Sunday, March 25, 2012

The 1940 Census Release and Yesterday’s Census 1940 Program at NYPL

I was in New York City yesterday, speaking at a special event at the New York Public Library (above). 

The New York Genealogical and Biographical Society, supported by the New York Public Library and the National Archives at New York City, hosted a special full-day event at the new York Public Library focused on the 1940 Census, called, appropriately enough, “The Road to the 1940 Census.”  

Nearly 500 people attended.  While the event itself was free, the Bartos Forum at the Library can only hold 500 people, so pre-registration was necessary.  Online registration filled those seats in short order.

The morning’s speakers included Arnold Jackson, Associate Director for Decennial Census at the U.S. Census Bureau, who focused on the functions of the US Bureau of the Census, both over time and into the future   After Mr. Jackson, the stage was taken by Constance Potter, the Senior Genealogy Specialist from the National Archives and Records Administration in Washington. A recognized expert in both genealogy and the 1940 census, Connie focused on the unique features of the 1940 census and how genealogists can best make use of that information.  An extensive Q & A period let participants quiz Connie on all aspects of the 1940 census.  

As the morning came to a close, Ben Vershbow, manager of the NYPL labs, described how the Library’s unique digitization of the local 1940s era phone books will make it easier for those who want to zero in on their New York City ancestors’ entries in the 1940 census even before the crowd-sourced census index is completed. This digitization project will appear on the NYPL’s website (for free) on April 2, the same day that the census becomes available.  

Talk about “interactive!!!!”  You will be truly amazed!!!

 I was really impressed that the NYPL programming staff was able to develop this sophisticated app in such a short time.  It’s also a great example of how social media can be used to enhance genealogy.  Even if you have absolutely no NYC 1940s era family, it’s still worth checking out.  I won’t describe it to you in detail here; you can all visit the NYPL site on April 2nd, 2012 (less than 2 weeks) and play with this marvelous piece of software yourselves to your hearts’ content.  I’ll have a blog link to the site as soon as it’s available.  Suffice it to say that if you have a NYC ancestor or two in the 1940s time period, you will be more than a little bit impressed.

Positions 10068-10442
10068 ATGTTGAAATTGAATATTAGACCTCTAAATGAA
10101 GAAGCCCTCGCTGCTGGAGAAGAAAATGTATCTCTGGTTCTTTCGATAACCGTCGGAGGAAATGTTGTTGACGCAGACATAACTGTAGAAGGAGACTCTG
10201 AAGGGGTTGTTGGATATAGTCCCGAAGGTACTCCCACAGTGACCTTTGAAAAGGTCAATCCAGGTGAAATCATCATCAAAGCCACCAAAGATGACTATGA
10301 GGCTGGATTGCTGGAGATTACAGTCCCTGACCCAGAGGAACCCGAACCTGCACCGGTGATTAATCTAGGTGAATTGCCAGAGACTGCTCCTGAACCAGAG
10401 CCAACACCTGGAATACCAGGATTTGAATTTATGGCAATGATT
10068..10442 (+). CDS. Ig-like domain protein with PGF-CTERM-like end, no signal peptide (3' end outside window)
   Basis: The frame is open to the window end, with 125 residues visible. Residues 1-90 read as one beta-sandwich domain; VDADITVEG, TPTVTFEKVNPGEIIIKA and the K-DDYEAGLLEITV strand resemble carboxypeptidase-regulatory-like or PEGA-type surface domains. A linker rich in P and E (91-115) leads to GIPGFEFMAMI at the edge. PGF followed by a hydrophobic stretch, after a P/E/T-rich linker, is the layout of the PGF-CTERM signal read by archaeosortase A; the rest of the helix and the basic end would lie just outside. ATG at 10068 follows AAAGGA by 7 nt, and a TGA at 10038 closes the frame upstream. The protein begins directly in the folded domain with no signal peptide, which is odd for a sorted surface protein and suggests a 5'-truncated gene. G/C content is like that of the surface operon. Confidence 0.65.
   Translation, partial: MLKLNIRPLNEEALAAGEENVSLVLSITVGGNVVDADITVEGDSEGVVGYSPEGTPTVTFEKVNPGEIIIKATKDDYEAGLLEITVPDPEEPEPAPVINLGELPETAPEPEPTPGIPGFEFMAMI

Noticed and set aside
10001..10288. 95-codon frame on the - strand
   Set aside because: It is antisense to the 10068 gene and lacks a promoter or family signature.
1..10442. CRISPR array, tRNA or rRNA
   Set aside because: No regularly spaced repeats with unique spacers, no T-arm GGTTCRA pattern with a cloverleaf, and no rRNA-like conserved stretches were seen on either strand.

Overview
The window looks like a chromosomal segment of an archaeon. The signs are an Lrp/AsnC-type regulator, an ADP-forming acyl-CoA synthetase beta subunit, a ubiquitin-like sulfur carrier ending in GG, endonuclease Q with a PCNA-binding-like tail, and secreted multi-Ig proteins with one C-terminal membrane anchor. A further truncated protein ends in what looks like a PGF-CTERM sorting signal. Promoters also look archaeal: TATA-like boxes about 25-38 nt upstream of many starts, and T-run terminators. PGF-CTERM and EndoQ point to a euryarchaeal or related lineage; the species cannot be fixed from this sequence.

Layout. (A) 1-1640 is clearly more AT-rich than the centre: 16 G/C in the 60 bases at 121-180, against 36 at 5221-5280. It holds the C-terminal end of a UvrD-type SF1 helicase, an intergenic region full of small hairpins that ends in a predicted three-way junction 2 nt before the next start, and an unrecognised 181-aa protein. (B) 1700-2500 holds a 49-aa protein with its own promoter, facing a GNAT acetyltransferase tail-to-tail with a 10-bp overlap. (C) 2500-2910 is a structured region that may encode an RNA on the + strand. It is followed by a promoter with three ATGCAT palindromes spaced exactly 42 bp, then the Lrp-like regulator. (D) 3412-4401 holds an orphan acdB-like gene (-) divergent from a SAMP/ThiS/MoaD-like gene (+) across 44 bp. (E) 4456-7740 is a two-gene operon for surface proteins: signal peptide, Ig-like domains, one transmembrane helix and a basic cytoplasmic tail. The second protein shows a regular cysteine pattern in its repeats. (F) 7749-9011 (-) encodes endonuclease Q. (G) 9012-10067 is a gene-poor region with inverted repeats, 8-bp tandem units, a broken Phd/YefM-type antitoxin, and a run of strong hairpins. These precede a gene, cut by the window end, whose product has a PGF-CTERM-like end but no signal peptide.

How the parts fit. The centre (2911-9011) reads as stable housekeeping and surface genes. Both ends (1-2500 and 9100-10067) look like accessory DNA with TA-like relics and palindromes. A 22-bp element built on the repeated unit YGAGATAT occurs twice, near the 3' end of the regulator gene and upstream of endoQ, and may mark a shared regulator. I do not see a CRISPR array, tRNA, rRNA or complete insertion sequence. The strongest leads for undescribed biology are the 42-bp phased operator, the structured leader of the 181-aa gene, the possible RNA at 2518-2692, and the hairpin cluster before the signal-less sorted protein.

After the lunch break, Dr. Suzanne Wasserman took control of the program.  Dr. Wasserman is the Director of the Gotham Center for New York City History and her topic was “Beyond the Census Numbers: Life in 1930s New York.” She provided a fascinating, illustrated look at depression-era NYC and described how the Depression robbed the newly arrived middle class of their economic status, as they suck into the morass of the “newly poor.”

I provided what was the clean-up talk for the day: a talk about the earlier censuses entitled - Hidden Clues, Overlooked Connections: Revisiting Those Pre-1940 Federal Censuses in which I discussed all those things you probably missed in your census research first time around, and why, when it comes to census research, it always pays large dividends to thoroughly check your work and revisit earlier censuses.

Overall, a good time was had by all.  Interest in the 1940 census is high.  People are psyched.  Let’s hope the momentum continues into 2013.

And, for those of you who might remotely care, here’s a link to my new blog, which touches on matters not quite appropriate for this forum (including yesterday’s walk from the train station to the NYPL and back) .  It’s short and anecdotal. In a word, it's about "stuff."

1 comment:

  1. I was there too and thoroughly enjoyed the day. You are a very engaging speaker and introduced me to some things about earlier censuses that I didn't know. I hope you can join me as a guest on my radio show, The Forget-Me-Not Hour: Your Ancestors Want Their Stories to Be Told in Poughkeepsie sometime.